I recently hit a road bump when developing a NuGet package. Mid-way through making the package, I decided I wanted to include couple of transforms to add some default connection strings to an app.config or a web.config file. Try as I may, I couldn’t get NuGet to apply the transforms to my project’s web.config file even though I was following NuGet documentation’s instructions to a tee.
It turns out that my problem was related to about 3 things all working together in tandem to defeat me:
First, the project I was testing the installation of this NuGet package on was already checked into source control (TFS). To test out the package, I would install it and when things didn’t work how I wanted, I’d just “undo pending changes” to get everything back to the last stable state. Or so I thought (more on this in a moment)…
Second, I had the idea to add app.config.transform and web.config.transform files to my NuGet package Content folder after I’d already installed “version 1” of the package in my project, and rather than bump the version of the package with the transforms in it up, I left it the same because I was still technically editing and troubleshooting the first version of the package (in my mind anyways).
Third, my solution was configured for “NuGet Package Restore”:
So what was going on?
Choosing “Enable NuGet Package Restore” keeps your NuGet packages folder contents from being checked into source control by adding a NuGet config file with a setting disabling source control integration. We’d rather just let NuGet restore them if they’re missing when we build, rather than check in the packages folder to source control.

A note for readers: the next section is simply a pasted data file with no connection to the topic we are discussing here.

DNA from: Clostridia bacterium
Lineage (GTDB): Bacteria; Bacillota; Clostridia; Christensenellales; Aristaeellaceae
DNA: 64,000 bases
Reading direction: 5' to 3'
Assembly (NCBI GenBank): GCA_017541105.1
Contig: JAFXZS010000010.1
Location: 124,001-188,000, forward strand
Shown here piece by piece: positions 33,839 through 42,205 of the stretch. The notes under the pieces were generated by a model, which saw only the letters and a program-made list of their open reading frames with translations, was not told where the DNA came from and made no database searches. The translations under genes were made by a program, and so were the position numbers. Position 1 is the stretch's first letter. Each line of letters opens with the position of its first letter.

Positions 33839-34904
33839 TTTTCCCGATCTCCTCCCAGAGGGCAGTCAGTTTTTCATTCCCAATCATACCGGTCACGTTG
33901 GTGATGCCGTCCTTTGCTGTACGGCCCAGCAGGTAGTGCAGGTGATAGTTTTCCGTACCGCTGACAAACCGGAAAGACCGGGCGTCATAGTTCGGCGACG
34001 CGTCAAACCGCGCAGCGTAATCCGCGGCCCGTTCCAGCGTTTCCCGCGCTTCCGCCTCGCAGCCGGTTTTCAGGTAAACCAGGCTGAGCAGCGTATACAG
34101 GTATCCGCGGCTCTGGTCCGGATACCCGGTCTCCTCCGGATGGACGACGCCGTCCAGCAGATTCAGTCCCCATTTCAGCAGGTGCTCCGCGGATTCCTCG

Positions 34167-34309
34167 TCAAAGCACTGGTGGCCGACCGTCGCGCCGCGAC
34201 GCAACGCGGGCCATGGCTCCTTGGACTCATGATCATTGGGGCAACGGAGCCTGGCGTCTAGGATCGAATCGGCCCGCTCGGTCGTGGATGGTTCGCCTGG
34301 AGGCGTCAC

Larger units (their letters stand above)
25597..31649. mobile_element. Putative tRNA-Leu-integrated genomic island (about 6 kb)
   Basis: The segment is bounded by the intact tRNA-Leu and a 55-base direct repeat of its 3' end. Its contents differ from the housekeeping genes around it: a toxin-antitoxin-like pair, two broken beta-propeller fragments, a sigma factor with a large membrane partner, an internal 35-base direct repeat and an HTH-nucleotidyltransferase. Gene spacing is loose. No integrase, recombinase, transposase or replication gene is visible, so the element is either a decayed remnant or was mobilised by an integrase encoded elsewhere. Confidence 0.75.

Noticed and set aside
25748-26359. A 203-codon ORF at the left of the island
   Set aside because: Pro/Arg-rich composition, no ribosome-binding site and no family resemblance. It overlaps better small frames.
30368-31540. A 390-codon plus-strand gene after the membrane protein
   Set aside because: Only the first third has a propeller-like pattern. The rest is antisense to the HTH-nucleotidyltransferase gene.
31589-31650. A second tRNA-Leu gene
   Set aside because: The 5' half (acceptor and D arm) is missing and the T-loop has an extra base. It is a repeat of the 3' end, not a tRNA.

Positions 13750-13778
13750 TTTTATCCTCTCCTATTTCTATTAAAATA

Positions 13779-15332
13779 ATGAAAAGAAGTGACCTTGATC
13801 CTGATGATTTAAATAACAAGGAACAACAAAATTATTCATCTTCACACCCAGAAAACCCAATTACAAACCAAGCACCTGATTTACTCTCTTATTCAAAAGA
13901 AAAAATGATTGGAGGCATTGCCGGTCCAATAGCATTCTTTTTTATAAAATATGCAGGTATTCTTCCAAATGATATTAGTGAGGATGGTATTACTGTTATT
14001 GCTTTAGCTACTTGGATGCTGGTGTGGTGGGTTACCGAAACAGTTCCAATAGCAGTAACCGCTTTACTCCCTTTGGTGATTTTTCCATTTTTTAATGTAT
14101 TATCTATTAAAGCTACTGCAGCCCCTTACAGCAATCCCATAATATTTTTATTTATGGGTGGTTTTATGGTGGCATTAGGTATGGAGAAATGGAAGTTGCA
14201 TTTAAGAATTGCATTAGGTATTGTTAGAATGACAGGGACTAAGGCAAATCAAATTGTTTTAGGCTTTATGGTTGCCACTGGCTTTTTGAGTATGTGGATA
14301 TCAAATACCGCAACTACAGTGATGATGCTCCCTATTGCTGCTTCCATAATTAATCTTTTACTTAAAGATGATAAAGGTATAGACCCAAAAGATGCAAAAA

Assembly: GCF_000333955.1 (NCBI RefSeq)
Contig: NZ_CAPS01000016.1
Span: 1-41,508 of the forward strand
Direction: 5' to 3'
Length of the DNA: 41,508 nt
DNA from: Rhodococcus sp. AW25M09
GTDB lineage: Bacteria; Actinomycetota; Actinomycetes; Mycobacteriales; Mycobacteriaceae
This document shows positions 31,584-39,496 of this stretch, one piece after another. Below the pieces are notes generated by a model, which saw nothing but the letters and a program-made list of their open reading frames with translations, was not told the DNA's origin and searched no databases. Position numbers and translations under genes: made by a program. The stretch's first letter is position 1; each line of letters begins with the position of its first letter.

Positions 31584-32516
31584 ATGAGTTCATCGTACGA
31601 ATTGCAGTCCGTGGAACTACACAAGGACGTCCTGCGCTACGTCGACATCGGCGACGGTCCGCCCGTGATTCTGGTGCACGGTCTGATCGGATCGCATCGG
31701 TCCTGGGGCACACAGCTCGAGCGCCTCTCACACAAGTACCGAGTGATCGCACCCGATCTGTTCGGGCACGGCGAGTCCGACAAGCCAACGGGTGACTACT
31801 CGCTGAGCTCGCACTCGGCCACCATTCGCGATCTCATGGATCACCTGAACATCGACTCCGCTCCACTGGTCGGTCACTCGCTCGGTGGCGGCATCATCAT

What this meant for me, however, is that all my ”undo pending changes” actions were doing absolutely nothing to undo the installation of the NuGet package I was developing and troubleshooting. My troubleshooting workflow of [Install package -> Check web.config -> :[ Still missing connection strings -> Undo pending changes -> Fiddle with NuGet Package -> Rinse and repeat] could have been infinite, because the “undo pending changes” step wasn’t undoing the NuGet package installation, because _the NuGet package files weren’t part of the pending change set _due to my “Enable NuGet Package Restore” setting. The NuGet package was still in the packages folder on my hard disk, which had another hidden consequence: each subsequent “installation” of the NuGet package effectively did nothing because it was already there. Remember, I didn’t bump the version number of the package, so I’m guessing NuGet already saw the files there and just updated the config file and called it good. None of the updates I was making to the package were ever updated.
I went back to the last stable checked-in state for my solution.
Next, I navigated to my solution folder by right-clicking my solution and choosing “Open Folder in File Explorer”:
I double-clicked on the packages folder:
Finally, I deleted the folder for the package I was developing.
After these steps were performed, installing the NuGet package again worked perfectly – the config transforms were applied and life was good.
Alternatively, I suppose I could have upped the version number of my package and things would have been fine as well. But I always tend to make things more complicated than they need to be. :]
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